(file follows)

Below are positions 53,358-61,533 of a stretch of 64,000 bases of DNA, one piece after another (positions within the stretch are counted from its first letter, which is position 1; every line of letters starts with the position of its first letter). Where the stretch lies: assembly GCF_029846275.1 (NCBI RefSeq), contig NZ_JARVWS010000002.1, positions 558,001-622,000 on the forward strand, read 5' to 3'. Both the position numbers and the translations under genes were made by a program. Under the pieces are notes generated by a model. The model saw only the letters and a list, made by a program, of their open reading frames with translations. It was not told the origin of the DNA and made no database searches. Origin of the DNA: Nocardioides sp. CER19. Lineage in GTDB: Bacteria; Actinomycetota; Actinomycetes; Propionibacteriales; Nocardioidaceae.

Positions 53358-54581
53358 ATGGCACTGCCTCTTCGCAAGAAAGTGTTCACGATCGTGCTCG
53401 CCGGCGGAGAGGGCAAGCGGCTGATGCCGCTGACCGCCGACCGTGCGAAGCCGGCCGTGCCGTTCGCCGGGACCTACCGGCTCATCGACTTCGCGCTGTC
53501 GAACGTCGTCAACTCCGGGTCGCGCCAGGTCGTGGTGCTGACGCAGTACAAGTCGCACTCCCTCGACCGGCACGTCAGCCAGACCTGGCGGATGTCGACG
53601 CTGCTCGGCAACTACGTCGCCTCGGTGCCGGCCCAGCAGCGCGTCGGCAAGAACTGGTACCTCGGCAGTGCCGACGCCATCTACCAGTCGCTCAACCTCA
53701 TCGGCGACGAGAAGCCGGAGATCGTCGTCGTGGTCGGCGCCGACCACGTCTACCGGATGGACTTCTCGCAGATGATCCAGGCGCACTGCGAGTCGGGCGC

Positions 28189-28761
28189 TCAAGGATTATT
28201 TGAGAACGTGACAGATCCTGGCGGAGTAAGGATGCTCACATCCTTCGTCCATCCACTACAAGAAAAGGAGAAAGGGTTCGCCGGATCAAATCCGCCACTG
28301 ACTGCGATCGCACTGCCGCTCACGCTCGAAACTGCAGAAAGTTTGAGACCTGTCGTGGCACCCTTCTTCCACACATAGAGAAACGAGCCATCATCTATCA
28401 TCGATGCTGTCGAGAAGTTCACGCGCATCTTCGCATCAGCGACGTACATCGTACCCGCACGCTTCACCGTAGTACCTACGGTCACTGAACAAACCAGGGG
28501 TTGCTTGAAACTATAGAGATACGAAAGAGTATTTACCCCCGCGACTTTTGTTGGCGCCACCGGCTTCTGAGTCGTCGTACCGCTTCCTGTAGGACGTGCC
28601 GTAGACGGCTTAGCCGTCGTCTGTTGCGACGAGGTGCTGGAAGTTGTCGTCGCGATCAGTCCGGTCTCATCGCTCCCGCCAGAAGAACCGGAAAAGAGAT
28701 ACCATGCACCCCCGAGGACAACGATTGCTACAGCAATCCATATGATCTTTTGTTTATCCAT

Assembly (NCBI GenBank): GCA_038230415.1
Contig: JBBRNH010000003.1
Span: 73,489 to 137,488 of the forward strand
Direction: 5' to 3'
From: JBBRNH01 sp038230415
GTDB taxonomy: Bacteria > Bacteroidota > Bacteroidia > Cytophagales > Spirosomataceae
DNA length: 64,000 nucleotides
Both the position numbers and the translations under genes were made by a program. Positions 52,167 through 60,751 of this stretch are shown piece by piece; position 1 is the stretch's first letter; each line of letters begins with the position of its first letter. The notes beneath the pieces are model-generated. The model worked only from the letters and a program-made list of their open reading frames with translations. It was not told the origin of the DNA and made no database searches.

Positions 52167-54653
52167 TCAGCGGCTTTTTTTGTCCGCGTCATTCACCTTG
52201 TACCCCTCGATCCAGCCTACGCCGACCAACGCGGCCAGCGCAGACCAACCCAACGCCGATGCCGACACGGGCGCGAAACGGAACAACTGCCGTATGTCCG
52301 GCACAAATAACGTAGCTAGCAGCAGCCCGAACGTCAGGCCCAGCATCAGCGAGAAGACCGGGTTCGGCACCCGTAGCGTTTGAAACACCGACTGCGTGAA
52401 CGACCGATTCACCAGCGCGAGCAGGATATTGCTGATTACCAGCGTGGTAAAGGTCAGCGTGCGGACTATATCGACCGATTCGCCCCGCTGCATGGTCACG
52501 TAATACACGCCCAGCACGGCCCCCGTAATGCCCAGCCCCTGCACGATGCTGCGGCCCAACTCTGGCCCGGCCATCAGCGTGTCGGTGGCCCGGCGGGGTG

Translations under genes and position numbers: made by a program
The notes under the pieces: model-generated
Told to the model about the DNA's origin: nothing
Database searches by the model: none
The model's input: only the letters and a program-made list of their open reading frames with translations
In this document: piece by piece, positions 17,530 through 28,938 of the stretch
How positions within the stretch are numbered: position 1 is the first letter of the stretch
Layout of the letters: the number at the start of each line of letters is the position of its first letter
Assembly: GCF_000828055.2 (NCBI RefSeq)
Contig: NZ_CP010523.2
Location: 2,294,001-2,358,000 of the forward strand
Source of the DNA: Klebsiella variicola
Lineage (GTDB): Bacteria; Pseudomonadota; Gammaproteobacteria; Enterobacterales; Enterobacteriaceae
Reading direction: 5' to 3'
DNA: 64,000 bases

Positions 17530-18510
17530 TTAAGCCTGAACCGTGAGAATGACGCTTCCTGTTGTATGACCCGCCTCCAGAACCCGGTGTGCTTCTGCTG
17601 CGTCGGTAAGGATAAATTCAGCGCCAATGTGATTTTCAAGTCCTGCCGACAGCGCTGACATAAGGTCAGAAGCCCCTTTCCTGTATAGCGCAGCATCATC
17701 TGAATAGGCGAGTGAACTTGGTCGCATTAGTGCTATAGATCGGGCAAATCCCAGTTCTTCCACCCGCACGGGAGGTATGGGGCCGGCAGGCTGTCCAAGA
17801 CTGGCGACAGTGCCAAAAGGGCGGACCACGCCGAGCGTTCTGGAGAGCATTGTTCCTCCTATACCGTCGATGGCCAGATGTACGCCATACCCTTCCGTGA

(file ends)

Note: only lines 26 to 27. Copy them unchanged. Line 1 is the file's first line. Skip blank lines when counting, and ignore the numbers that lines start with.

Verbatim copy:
52201 TACCCCTCGATCCAGCCTACGCCGACCAACGCGGCCAGCGCAGACCAACCCAACGCCGATGCCGACACGGGCGCGAAACGGAACAACTGCCGTATGTCCG
52301 GCACAAATAACGTAGCTAGCAGCAGCCCGAACGTCAGGCCCAGCATCAGCGAGAAGACCGGGTTCGGCACCCGTAGCGTTTGAAACACCGACTGCGTGAA